Composed by three poet-saints between the sixth and eighth centuries A.D., the Tevaram hymns are the primary scripture of the Tamil Saivism, one of the first popular large-scale devotional movements within Hinduism. Indira Peterson eloquently renders into English a substantial portion of these hymns, which provide vivid and moving portraits of the images, myths, rites, and adoration of Siva and which continue to be loved and sung by the millions of followers of the Tamil Saiva tradition. Her introduction and annotations illuminate the work's literary, religious, and cultural contexts, making this anthology a rich sourcebook for the study of South Indian popular religion. Indira Peterson highlights the Tevaram as a seminal text in Tamil cultural history, a synthesis of pan-Indian and Tamil civilization, as well as a distinctly Tamil expression of the love of song, sacred landscape, and ceremonial religion. Her discussion of this work draws on her pioneering research into the performance of the hymns and their relation to the art and ritual of the South Indian temple. Originally published in 1989. The Princeton Legacy Library uses the latest print-on-demand technology to again make available previously out-of-print books from the distinguished backlist of Princeton University Press. These editions preserve the original texts of these important books while presenting them in durable paperback and hardcover editions. The goal of the Princeton Legacy Library is to vastly increase access to the rich scholarly heritage found in the thousands of books published by Princeton University Press since its founding in 1905.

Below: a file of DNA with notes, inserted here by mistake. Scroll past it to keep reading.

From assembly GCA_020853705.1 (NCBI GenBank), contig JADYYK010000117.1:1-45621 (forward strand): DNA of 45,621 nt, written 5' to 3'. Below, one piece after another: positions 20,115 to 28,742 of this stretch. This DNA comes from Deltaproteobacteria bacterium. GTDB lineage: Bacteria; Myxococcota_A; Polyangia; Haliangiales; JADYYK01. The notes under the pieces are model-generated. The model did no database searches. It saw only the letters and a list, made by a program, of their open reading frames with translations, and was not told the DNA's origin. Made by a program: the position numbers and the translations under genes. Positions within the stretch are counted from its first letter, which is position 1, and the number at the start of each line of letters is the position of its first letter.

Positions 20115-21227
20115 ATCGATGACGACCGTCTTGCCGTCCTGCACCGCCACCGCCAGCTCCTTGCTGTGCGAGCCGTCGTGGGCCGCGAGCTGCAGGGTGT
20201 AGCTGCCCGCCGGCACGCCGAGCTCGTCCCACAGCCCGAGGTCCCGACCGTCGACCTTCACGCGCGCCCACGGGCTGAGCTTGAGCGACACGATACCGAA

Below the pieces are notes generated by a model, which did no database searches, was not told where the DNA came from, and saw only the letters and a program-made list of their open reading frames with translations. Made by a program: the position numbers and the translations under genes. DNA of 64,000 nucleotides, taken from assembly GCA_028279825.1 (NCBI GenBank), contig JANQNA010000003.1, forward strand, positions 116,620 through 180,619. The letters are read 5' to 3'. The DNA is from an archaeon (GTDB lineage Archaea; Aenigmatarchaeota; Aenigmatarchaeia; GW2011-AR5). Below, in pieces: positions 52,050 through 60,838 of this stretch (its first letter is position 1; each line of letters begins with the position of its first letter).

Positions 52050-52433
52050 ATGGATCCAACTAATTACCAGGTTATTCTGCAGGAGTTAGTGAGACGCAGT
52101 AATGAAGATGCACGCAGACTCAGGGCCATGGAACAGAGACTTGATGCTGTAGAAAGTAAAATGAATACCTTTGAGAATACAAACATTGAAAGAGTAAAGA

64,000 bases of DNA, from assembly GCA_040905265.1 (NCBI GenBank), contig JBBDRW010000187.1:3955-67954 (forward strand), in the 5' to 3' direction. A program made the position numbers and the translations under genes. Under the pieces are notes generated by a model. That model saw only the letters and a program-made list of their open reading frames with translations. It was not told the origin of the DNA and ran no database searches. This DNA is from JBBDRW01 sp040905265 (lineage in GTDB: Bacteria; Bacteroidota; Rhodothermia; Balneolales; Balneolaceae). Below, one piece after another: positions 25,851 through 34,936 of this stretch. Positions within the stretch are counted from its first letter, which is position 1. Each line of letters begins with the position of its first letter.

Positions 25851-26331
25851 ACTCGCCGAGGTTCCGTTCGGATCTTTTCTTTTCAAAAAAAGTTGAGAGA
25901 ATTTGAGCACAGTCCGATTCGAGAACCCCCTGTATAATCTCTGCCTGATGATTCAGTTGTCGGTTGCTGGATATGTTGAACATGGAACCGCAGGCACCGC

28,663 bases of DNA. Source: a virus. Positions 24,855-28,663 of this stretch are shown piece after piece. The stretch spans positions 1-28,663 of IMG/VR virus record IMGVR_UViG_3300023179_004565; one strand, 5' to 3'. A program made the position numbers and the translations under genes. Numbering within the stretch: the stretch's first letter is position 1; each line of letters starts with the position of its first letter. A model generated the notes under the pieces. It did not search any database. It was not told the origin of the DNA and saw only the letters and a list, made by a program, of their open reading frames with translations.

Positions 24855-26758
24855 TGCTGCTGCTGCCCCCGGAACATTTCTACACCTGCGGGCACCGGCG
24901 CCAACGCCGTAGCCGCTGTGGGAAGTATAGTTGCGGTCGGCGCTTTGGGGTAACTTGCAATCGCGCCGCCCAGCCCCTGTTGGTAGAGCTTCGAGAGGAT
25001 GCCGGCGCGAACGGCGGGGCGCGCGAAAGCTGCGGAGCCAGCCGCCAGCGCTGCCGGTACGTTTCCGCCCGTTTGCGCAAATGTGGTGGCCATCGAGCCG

Swaminarayan Hinduism is rooted in its formation in India at the cusp of the early modern and colonial period. This book explores the new discoveries, recent research and interpretation of the history, doctrine, devotional arts, and transnational developments provide a foundation for a more comprehensive understanding of contemporary Swaminarayan growth, belief and practice. The themes that trace through the analyses are tradition and adaptation in the historical and social process of creating a complex new religious identity in response to social, economic and political changes. The book contains current academic research from several disciplinesincluding history, theology, the arts, architecture, sociology, and migration studiesto analyze how the stories, texts, and arts shape and reveal the thought, devotion, conduct, and socio-religious community that guide Swaminarayan Hindus through major transitions across time and space in several contexts. Swaminarayan is one of the rapidly expanding transnational Hindu movements with followers and institutions throughout India and abroad, especially in the United States, Britain, East Africa and Australasia.